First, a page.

This chapter is not on ‘how to operate a business’ but to offer suggestions regarding what a person may be able to do to change or work with government regulations and restrictions.
In some government situations, you can’t ‘survive’ if your survival means to be free of restrictive regulations and you pay as taxes much of the money that you earn. In such a condition, you may be forced to seek another place to live and work. During a recent hospital visit, I talked to a woman physician who had been a medical doctor in Russia. I asked her if she missed her native country. She smiled and asked;
“What do you think?”
I have a friend who successfully practiced alternative medicine and saved the lives of many ‘terminal’ cancer patients. He was forced to close his clinic by ‘the government’ so he moved to Costa Rica where he now practices.
Note: I am particularly prejudiced in support of alternative medical treatments as I reveal in the chapter - ‘Surviving cancer’. I describe how I was sent home to die after conventional medicine had nothing more to offer. That was about 18 years ago and ‘I am still kicking.’
Sometimes, difficult problems have drastic solutions. We remember the ‘conscientious objectors’ who went to Canada in order to escape the military draft. Currently, we have many who sacrifice family and professional advancement as they gladly serve in our armed forces with honor, pride and the support of a grateful nation. I am a veteran of WW2, so you can likely guess where I stand on this issue.
One way that we can ‘survive’ government is to change government by actively promoting the values that we seek. If you are not willing to do anything about the problem, maybe you shouldn’t complain. I know that many people are not disposed to working in politics, but if you are, maybe that is what you should do. I know of a case where just one person actually changed the regulations that burdened them in doing a certain kind of business. They wrote a letter to the appropriate authority and explained their problem and solution. After a hearing, the request was found to be reasonable and the regulations were changed.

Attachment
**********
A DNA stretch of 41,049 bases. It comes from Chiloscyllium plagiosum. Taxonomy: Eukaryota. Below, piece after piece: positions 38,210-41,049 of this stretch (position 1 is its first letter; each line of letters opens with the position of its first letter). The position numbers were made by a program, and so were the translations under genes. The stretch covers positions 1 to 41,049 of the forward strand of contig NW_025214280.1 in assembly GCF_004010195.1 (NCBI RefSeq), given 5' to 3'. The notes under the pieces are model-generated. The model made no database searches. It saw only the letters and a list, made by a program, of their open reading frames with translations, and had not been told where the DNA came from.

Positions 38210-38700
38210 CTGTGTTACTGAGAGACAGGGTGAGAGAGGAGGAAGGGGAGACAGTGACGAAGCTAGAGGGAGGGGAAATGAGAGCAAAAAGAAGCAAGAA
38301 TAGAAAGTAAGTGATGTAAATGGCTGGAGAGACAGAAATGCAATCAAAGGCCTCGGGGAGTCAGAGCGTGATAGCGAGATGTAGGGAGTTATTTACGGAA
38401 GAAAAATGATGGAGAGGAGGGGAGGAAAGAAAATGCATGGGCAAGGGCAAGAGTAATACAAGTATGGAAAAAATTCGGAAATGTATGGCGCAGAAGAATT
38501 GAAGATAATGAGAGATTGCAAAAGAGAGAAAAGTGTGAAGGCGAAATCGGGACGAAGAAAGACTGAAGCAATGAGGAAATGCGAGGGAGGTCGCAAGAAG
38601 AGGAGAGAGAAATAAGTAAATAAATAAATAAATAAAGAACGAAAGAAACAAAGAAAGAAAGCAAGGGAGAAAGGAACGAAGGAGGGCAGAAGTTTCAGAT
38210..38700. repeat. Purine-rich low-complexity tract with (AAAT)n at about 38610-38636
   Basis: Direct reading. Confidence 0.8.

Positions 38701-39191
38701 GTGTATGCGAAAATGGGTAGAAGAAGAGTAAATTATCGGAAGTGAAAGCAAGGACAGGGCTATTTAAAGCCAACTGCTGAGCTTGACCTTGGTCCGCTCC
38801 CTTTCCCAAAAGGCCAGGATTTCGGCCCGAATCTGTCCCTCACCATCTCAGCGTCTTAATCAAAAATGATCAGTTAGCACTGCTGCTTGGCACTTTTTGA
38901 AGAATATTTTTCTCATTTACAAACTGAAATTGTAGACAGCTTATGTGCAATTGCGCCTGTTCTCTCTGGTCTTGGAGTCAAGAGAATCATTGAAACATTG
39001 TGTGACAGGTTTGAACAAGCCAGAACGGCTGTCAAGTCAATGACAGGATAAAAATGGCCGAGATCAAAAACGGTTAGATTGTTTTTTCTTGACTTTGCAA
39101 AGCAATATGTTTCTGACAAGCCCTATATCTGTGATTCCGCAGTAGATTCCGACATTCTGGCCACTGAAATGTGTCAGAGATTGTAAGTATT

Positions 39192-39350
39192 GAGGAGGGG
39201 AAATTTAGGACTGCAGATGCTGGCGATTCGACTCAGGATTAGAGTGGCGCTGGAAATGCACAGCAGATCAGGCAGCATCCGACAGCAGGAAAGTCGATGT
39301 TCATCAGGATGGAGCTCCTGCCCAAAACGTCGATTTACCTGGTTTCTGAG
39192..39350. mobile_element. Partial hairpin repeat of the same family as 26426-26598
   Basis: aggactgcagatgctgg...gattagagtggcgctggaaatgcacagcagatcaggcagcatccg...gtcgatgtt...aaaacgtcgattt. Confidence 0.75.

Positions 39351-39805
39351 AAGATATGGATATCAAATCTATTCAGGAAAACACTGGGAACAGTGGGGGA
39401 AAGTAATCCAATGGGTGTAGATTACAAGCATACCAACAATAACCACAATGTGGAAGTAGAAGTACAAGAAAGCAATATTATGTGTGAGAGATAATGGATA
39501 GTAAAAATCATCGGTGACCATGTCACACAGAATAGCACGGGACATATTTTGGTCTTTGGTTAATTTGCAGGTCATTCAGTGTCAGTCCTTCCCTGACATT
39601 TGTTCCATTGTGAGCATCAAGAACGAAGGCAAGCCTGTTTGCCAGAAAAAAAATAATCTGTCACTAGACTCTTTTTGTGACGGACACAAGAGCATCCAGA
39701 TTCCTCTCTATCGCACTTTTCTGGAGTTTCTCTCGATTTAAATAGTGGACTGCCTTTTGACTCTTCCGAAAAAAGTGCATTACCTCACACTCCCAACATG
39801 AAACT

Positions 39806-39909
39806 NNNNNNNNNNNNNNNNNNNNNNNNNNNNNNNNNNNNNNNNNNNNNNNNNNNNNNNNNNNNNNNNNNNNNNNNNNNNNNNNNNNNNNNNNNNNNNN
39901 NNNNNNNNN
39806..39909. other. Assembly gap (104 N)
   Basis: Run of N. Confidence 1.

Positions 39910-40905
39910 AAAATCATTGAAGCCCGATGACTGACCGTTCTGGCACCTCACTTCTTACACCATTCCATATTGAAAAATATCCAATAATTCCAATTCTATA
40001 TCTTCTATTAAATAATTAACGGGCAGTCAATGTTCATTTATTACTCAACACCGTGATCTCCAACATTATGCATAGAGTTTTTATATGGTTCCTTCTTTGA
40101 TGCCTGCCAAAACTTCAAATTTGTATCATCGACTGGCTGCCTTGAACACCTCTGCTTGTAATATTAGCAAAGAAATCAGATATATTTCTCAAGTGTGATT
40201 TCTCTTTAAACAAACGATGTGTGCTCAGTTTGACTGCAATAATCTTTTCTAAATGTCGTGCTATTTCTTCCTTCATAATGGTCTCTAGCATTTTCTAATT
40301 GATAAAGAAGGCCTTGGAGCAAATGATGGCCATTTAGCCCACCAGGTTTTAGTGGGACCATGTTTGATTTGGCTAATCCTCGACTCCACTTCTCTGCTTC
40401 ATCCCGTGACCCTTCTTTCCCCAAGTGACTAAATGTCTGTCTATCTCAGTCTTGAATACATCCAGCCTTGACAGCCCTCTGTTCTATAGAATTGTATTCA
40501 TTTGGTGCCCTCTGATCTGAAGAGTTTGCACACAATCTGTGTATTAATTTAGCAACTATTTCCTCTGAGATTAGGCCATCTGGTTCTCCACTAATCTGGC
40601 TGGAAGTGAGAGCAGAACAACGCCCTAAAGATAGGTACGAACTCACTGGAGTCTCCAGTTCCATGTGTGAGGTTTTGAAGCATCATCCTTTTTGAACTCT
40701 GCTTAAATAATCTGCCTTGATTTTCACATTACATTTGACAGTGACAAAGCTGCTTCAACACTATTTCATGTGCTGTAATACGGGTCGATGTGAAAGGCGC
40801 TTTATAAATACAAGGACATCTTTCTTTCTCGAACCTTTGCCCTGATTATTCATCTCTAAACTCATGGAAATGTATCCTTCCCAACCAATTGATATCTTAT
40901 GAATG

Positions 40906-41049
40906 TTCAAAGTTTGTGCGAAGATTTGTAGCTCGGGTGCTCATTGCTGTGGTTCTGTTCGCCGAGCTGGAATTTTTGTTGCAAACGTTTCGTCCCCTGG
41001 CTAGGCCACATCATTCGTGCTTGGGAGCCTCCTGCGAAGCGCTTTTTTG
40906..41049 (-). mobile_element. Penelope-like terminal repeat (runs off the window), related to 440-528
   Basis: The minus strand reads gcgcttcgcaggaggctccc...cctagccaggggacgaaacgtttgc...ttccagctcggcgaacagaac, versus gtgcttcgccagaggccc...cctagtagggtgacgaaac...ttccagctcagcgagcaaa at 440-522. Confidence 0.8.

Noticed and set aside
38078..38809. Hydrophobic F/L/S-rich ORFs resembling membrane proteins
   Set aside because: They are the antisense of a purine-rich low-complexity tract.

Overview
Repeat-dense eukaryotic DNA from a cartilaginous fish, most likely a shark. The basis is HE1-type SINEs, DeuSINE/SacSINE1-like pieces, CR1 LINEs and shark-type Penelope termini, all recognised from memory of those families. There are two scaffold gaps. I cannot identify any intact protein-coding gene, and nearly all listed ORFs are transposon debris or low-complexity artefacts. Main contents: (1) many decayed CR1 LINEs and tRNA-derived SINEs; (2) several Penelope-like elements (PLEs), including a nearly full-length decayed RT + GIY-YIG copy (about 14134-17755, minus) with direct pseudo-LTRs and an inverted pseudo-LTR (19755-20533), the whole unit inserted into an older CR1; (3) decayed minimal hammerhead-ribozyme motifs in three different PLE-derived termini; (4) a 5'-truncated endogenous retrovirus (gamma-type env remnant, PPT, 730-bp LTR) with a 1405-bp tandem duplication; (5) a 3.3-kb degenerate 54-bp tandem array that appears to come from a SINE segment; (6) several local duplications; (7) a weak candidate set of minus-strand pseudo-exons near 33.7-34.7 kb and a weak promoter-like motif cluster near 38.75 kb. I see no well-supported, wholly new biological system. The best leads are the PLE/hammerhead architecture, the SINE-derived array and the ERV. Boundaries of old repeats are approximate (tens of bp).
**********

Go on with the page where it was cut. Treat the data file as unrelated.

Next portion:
Businesses can survive by taking advantage of whatever ‘loopholes’ they can find regarding restrictive government regulations. For instance, if you have a ‘polluting’ business that discharges into the air or water, you may be able to buy ‘credits’ from those who do not pollute.
I am not trying to tell anyone ‘how’ to run a business. The purpose of this chapter is to point out some kinds of problems that relate to government can be changed if people are willing to get involved enough to bring the changes about.
A current ‘popular’ threat is the collapse of our national economy. People’s attitudes are ‘all over’ on this subject. I have good friends who say that this is just another ‘bump it the road’ and we will get through it, because we always have.
I know others who are actively preparing with secret storage rooms, etc. Personally, I doubt that, at 93, I will live long enough to see such a thing happen in my lifetime so I have no particular concerns for myself.
If you have any such concerns, learn from history and prepare accordingly. In Germany before WW2 a man sold a farm for a certain amount of money. Later, he spent that amount to buy a sweater. In such a collapse, money is almost useless. If you really have such active concerns, it would be wise to buy as many pairs of shoes as you think you will ever need. Also buy durable clothes, jackets, and other durable items. Convert your cash to durable goods for use as barter because run-away inflation could make your money worthless.
I remember in 1935 or so, the standard price for a good pair of men’s shoes was $3.75 and men’s dress shirts could be had for a little over a dollar. We have already experienced great inflation, but our wages have mostly kept up with it
Remember the lesson of Stalingrad in the winter of 1942 and 1943 when many thousands of people died of starvation. Read the chapter on ‘surviving a national emergency’ for ideas about storing food.
Most people’s concept of history is concentrated in their own experience. They have heard of past events but they are not ‘real’ to them. They say, ‘It can’t happen here.’ Again, this attitude comes from not knowing who you are, a major theme of this book. Read the chapter on ‘surviving self’
We find that of the 100,000,000 people that have inhabited the Earth, only 5% lived in a free society and 3% of them are living today. It is not ‘normal’ for men to live in freedom. I am not a sociologist or statistician, but I think that I see the potential for all free governments to fall and be replaced by an oppressive form of government. How fast can such an event happen and without warning? In today’s world of high technology and our utter dependence on electronics to keep us safe and organized, it wouldn’t take very long for a cyber-attack to destroy our system, would it?